If you’re reading this, odds are that you are generally enamored
with beautiful and toneful guitars, amps and effects. Many of you
might describe yourselves as purists and “old school” fans of the
classic guitars and amplifier designs created in the last 50 years.
So how, exactly, does this new age of digital guitar amp “
modeling” fit into that world of classic sounds and great tone? Before
you turn the page in search of something a bit more analog, let’s
take a look at what these new applications can bring to your rig.
What is it?
Software that digitally “models” the sound of classic guitar amps
and effects through the use of advanced algorithms is all the rage
these days. By painstakingly measuring the behavior of every part
of the signal chain – from vacuum tubes, preamps, amps, speakers, microphones and effects – engineers have developed some
very convincing software technology for the modern guitarist.
While it would certainly be fun and inspiring to have several different classic tube amps and a pedalboard full of the greatest effects
of all time at every gig, who can really pull that off? Most of the
gear modeled in this software is now prohibitively expensive to
own and requires constant upkeep, too. When you consider the
sheer manpower needed to move it around, it quickly becomes
impractical on several levels. With modeling software, you have a
believable emulation of the real thing.
If we buy into the premise that most of us already have a computer, then it is reasonable to assume that we should find ways
to use that computing horsepower to do something of creative
value. Ampli Tube 2, from IK Multimedia (fig 1) and Guitar Rig
2, from Native Instruments (fig 2), are two well-designed and
highly-evolved applications in the world of guitar amp and effect
modeling. Both existed in previous incarnations and were hailed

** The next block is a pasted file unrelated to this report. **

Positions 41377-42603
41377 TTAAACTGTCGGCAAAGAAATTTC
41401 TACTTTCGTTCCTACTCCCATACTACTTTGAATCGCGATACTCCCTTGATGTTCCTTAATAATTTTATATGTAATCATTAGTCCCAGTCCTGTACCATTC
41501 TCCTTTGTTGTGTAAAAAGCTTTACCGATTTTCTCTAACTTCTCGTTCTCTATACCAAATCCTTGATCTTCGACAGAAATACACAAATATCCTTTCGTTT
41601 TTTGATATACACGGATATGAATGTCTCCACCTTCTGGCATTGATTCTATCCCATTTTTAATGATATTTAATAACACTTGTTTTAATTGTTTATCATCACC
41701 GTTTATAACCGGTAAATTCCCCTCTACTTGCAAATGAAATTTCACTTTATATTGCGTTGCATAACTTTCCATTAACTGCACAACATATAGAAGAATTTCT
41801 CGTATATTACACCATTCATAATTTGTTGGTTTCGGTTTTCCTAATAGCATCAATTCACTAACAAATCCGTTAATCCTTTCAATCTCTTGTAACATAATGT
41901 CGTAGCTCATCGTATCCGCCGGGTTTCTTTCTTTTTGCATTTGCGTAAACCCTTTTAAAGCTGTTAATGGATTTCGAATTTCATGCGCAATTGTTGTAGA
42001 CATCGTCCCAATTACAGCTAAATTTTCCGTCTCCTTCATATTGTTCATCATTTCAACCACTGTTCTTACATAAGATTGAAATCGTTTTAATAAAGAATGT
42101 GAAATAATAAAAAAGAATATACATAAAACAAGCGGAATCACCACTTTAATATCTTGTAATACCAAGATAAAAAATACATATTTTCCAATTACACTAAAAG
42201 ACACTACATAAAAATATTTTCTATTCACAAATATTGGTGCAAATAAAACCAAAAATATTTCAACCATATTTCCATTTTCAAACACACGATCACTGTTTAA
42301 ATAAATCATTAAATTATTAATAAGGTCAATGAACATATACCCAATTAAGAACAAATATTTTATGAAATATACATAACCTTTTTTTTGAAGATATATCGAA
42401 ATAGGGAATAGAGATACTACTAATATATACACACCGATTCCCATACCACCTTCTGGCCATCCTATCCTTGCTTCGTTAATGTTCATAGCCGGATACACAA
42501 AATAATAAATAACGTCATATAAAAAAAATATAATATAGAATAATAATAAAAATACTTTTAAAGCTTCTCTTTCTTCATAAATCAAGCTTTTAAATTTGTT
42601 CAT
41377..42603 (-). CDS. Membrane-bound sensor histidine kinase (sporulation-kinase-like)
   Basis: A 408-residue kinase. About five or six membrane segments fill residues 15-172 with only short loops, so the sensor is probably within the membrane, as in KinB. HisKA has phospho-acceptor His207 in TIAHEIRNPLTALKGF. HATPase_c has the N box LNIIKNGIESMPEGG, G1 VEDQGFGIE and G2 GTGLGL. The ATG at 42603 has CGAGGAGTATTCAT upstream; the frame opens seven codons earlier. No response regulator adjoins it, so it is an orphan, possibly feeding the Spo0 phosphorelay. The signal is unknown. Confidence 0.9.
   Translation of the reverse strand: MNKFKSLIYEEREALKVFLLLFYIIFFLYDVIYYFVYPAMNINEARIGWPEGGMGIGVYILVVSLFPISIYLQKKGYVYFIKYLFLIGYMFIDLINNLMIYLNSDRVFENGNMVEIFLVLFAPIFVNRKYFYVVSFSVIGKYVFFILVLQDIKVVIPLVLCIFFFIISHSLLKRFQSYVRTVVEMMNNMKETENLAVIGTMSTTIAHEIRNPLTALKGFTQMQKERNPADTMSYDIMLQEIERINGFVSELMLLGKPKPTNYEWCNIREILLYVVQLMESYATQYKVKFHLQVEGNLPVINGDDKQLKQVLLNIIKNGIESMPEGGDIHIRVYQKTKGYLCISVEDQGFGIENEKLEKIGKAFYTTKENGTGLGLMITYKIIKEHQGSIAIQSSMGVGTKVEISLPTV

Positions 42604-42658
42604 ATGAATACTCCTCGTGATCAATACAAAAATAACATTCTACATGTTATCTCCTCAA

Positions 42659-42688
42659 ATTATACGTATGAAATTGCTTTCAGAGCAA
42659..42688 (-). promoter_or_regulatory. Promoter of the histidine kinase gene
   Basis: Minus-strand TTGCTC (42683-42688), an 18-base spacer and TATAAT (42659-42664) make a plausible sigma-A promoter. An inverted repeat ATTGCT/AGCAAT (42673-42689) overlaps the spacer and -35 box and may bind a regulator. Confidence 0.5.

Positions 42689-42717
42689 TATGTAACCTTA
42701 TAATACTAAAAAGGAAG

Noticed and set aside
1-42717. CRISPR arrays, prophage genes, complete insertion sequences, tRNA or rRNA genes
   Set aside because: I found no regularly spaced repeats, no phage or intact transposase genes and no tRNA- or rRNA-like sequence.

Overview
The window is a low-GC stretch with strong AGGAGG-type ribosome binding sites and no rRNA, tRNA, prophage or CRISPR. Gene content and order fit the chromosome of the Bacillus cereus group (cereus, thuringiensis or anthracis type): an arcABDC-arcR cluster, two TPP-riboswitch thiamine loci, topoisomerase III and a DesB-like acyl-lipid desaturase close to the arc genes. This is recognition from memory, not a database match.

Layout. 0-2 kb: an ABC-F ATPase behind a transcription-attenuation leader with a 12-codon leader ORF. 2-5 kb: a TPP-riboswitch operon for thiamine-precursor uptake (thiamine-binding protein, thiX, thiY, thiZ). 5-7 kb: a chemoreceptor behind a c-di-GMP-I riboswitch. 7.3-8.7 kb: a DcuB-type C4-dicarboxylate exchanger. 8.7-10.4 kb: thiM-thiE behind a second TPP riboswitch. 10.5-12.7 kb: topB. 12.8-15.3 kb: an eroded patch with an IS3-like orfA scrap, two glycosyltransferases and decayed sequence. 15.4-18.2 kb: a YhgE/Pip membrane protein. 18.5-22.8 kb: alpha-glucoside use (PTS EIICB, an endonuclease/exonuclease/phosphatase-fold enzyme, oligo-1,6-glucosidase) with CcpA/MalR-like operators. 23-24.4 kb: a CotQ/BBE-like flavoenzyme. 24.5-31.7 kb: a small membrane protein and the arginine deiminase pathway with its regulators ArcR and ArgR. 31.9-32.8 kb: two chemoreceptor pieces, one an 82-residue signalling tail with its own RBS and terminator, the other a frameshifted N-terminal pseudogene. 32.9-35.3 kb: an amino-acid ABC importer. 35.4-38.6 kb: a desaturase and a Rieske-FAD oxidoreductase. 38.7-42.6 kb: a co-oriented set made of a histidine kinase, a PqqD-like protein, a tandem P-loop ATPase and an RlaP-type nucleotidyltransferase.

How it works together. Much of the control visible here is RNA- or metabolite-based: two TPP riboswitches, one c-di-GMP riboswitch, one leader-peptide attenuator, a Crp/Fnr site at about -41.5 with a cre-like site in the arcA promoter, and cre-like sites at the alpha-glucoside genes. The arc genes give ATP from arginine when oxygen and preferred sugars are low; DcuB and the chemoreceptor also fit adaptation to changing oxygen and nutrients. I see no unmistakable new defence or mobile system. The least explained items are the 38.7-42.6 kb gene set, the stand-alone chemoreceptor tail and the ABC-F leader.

as breakthrough products at the time, but Guitar Rig 2 and
Ampli Tude 2 pack in more new features and even better sound
quality. It seems that things just keep getting better for digitally-inclined axe slingers.
What can they do?
There are some similarities between these two applications, so
let’s take a look there first. Both apps feature a “virtual” rack where
you can select amps, speaker cabs, microphones and sound
effects to create your own “preset” sound. Most of the classic
combinations are available – from plexi Marshalls, the ’ 59 Fender
Bassman, and the Vox AC30 to modern classics like Mesa Boogie
– albeit, sometimes with thinly veiled names, such as Brit Tube
30TB or AC Box, Plex, Tweedman, etc.
From muscular blues and boogie to metal and high gain grind to
ambient and spacious, both products feature a vast world of tonal
possibilities. Tone tweakers and gear freaks will feel right at home
in the computer modeling world, with options to select what type
of virtual speaker cabinet is connected (closed back Celestion,
open back Fender, etc.) and even which type of virtual mic you
want in front of your cab, ranging from the old standby Shure
SM57 to high-end tube condensers; you can even choose to aim
the microphone directly at the virtual speaker or off-axis, satisfying
the most compulsive tone hounds. Each of these choices makes